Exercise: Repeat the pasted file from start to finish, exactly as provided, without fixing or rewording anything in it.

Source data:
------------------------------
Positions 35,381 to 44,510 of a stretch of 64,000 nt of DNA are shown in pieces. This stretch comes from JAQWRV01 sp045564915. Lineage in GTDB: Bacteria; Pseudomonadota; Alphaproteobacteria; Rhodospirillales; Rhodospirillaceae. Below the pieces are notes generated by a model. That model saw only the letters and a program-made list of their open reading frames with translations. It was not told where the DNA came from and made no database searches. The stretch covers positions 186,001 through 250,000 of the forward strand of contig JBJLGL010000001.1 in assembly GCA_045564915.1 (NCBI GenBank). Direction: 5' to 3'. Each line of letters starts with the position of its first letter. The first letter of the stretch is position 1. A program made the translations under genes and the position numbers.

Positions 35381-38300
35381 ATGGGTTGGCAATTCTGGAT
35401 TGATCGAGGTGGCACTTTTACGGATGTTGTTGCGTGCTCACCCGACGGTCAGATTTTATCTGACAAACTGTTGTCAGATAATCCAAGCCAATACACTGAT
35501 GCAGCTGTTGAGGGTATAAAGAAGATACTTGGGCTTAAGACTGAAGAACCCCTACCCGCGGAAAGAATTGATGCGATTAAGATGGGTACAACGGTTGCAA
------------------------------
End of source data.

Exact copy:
Positions 35,381 to 44,510 of a stretch of 64,000 nt of DNA are shown in pieces. This stretch comes from JAQWRV01 sp045564915. Lineage in GTDB: Bacteria; Pseudomonadota; Alphaproteobacteria; Rhodospirillales; Rhodospirillaceae. Below the pieces are notes generated by a model. That model saw only the letters and a program-made list of their open reading frames with translations. It was not told where the DNA came from and made no database searches. The stretch covers positions 186,001 through 250,000 of the forward strand of contig JBJLGL010000001.1 in assembly GCA_045564915.1 (NCBI GenBank). Direction: 5' to 3'. Each line of letters starts with the position of its first letter. The first letter of the stretch is position 1. A program made the translations under genes and the position numbers.

Positions 35381-38300
35381 ATGGGTTGGCAATTCTGGAT
35401 TGATCGAGGTGGCACTTTTACGGATGTTGTTGCGTGCTCACCCGACGGTCAGATTTTATCTGACAAACTGTTGTCAGATAATCCAAGCCAATACACTGAT
35501 GCAGCTGTTGAGGGTATAAAGAAGATACTTGGGCTTAAGACTGAAGAACCCCTACCCGCGGAAAGAATTGATGCGATTAAGATGGGTACAACGGTTGCAA